Announcement

Collapse
No announcement yet.

Deepwater Horizon

Collapse
X
  • Filter
  • Time
  • Show
Clear All
new posts

  • ombugge
    replied
    The below is lifted from :
    DAILY COLLECTION OF MARITIME PRESS CLIPPINGS 2011 – 115

    Companies, Crews and Regulators Share Blame in Coast Guard Report on Oil Spill
    The Coast Guard reported Friday that poor maintenance, inadequate training and a lax safety culture at Transocean contributed to the lethal explosion and sinking of the company’s Deepwater Horizon drilling rig a year ago. The Coast Guard’s harshly worded 288-page study also declared that the Republic of the Marshall Islands, the mobile offshore drilling rig’s flag state, had failed in its regulatory duties. And the study faulted the Coast Guard itself for failing to ensure that large, complex offshore drilling units registered in foreign nations but operating in United States waters were properly maintained, staffed and inspected. “Although the events leading to the sinking of Deepwater Horizon were set into motion by the failure to prevent a well blowout,” the report states, “the investigation revealed numerous systems deficiencies, and acts and omissions by Transocean and its Deepwater Horizon crew, that had an adverse impact on the ability to prevent or limit the magnitude of the disaster.” The April 20, 2010, explosion and fire aboard the rig killed 11 men and injured 16 others. The resulting oil spill poured nearly five million barrels of oil into the Gulf of Mexico. Transocean was under contract to BP to drill the Macondo well in 5,000 feet of water in the gulf off the coast of Louisiana. Since the fatal accident, BP, Transocean and another major contractor, Halliburton, have engaged in recriminations and lawsuits, with each accusing the others of negligence. Friday’s report will certainly become a factor in the resulting litigation and will most likely be read closely by Justice Department criminal and civil investigators. Transocean’s failures included the “inhibiting” of automatic safety warning systems, a lack of drills for an emergency evacuation, the installation of electrical equipment in places where it could ignite gases, a lack of barriers to protect crew members from a blast or fire, and a history of safety violations that were not addressed, according to the study. The rig also did not comply with regulations regarding the integrity of internal watertight compartments, and the crew did not have proper training or knowledge of onboard safety systems, the Coast Guard found. “The investigation revealed that Deepwater Horizon and its owner, Transocean, had serious safety management system failures and a poor safety culture,” the report said. Transocean disputed some of the central conclusions of the report, including assertions that it had failed safety inspections and did not have adequate fire prevention equipment on board. “We strongly disagree with, and documentary evidence in the Coast Guard’s possession refutes, key findings in this report,” Lou Colasuonno, a Transocean spokesman, said in an e-mailed statement Friday afternoon. “The Coast Guard inspected the Deepwater Horizon just seven months before the Macondo incident and certified the rig as being fully compliant with all applicable U.S. and international marine safety compliance standards, including those associated with fire and gas detection systems. Further, at the time of the accident the Deepwater Horizon possessed all required valid documents verifying compliance with all international and Coast Guard requirements.” The government of the Marshall Islands, in a statement, criticized the Coast Guard report as based on “conjecture and speculation.” Bill Gallagher, the islands’ senior deputy commissioner of maritime affairs, said his government was conducting its own investigation and complained that the islands were not allowed to review or comment on the Coast Guard report. He also said the Coast Guard should have waited until the investigation was complete before delivering its verdict. The Coast Guard and the Interior Department conducted 25 days of public hearings and have spent much of the past year interviewing witnesses and reviewing documents from the companies involved in the accident. Because the drilling rig is classified as a ship, its operations fall under Coast Guard jurisdiction. Six current or retired Coast Guard officers oversaw its part of the investigation, although only three are named in the report. The report does not address the role of the other parties in the disaster. A separate study of the causes of the well failure is being prepared by the Bureau of Ocean Energy Management, Regulation and Enforcement, the federal regulatory agency that oversees offshore drilling. That report is due in July. Numerous other investigations, including one by a panel appointed by President Obama, have found that BP’s drilling practices, Halliburton’s cement work and Transocean’s operation of the rig all contributed to the accident.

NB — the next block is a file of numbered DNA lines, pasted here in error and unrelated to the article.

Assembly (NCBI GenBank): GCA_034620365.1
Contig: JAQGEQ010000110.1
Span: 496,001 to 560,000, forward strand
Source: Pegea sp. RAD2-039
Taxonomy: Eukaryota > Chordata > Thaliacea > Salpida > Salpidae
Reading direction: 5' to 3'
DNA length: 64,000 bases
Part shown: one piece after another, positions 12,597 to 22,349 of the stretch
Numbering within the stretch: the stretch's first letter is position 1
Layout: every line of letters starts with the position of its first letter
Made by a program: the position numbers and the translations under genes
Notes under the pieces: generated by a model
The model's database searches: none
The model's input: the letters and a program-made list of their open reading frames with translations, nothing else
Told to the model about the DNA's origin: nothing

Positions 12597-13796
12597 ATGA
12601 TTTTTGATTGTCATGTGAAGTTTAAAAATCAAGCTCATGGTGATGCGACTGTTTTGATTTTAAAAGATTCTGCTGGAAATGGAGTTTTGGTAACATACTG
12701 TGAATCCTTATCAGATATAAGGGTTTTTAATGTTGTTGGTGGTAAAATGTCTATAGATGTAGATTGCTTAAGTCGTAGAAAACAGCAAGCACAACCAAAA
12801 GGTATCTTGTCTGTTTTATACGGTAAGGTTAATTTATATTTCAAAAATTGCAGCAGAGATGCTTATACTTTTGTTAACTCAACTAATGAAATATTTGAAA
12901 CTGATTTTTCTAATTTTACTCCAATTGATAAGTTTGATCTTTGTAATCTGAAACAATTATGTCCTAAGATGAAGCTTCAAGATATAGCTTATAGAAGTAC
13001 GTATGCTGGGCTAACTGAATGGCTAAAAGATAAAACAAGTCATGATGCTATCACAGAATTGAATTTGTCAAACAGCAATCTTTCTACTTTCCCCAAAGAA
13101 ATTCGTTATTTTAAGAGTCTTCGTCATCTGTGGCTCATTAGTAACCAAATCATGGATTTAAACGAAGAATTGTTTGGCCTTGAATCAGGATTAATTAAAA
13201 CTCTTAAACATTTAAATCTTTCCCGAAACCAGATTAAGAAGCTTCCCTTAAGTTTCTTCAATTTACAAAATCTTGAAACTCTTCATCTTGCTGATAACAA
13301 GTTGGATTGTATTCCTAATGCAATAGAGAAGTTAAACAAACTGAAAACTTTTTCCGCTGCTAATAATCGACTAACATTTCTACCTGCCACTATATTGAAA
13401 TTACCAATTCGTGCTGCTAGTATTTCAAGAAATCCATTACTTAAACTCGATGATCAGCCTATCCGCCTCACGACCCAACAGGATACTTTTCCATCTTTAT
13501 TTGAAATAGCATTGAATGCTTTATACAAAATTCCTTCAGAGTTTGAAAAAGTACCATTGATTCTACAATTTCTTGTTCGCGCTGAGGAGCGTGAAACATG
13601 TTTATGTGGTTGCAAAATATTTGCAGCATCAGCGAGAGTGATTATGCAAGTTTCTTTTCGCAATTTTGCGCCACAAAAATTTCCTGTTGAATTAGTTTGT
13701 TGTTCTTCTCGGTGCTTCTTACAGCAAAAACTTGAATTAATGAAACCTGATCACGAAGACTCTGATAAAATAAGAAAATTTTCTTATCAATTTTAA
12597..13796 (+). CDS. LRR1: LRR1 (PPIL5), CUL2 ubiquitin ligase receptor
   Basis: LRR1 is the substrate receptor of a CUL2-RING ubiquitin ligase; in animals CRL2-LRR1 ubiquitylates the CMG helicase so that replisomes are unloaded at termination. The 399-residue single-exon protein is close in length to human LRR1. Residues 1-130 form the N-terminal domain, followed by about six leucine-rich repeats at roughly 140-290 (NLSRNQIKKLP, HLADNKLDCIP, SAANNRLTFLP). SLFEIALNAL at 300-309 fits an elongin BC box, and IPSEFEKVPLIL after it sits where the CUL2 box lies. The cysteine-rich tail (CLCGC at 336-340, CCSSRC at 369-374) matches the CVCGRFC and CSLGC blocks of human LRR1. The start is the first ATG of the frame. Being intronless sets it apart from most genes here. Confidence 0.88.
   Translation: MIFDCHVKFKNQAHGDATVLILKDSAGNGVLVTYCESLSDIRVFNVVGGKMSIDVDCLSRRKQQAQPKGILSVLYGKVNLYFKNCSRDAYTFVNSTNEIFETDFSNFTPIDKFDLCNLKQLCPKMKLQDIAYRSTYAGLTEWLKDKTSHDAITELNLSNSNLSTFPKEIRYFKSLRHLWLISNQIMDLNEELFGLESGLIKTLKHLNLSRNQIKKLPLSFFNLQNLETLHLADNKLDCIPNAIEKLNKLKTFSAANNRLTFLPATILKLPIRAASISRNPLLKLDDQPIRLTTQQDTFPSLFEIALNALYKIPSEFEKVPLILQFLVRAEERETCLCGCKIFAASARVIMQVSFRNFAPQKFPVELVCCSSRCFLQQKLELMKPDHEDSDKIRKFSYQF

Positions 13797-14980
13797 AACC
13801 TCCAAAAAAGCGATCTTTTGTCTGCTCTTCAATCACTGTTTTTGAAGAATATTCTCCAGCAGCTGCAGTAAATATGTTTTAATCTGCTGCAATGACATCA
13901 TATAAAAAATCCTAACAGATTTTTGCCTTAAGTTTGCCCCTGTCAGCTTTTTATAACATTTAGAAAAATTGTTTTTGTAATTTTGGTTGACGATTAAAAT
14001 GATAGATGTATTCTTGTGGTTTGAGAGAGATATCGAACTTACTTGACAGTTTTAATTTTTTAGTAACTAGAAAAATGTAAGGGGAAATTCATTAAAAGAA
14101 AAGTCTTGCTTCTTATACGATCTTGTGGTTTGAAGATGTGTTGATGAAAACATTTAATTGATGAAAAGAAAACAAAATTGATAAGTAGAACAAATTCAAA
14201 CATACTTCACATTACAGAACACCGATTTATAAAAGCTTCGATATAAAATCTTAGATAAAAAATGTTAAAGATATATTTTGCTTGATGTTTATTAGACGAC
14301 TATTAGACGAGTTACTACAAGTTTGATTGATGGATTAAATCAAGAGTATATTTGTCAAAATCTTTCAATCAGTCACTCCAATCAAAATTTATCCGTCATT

ALSO INTERESTED IN THIS FREE MARITIME NEWSCLIPPINGS ? PLEASE VISIT THE WEBSITE :WWW.MAASMONDMARITIME.COM AND REGISTER FOR FREE !
    The blame game is on. This report is obviously written with the benefit of 20/20 hindsight and with limited considerations (or knowledge?) of the reality BEFORE this accident.

    Nearly ALL deepwater rigs working in the Gulf of Mexico are foreign flag and foreign built. Even homegrown American companies that owns and manage most of them have their "official" HQ outside the US, but their Operational office in Houston, or other places in the US.

    This is to avoid/minimize US Taxation and because US flag vessels has to be US built. Most of the new Drillships are built in Korea, while DP Semi-submersibles are built in Korea, Singapore and now in China, but with design, machinery and equipment, (incl. drilling equipment) mostly from Europe.

    Why is that?? Because the facilities and technology to do so is not available in the US any more. There are only TWO US yards left that can build rigs and then only Jack-ups for shallow water. (<130 m./425 ft) One of those are owned by Keppel FELS in Singapore.

    The perseption that the USCG has stricter rules for MODUs than regulatory bodies in other countries is also a misconception. (In fact that honour goes to NMD in Norway)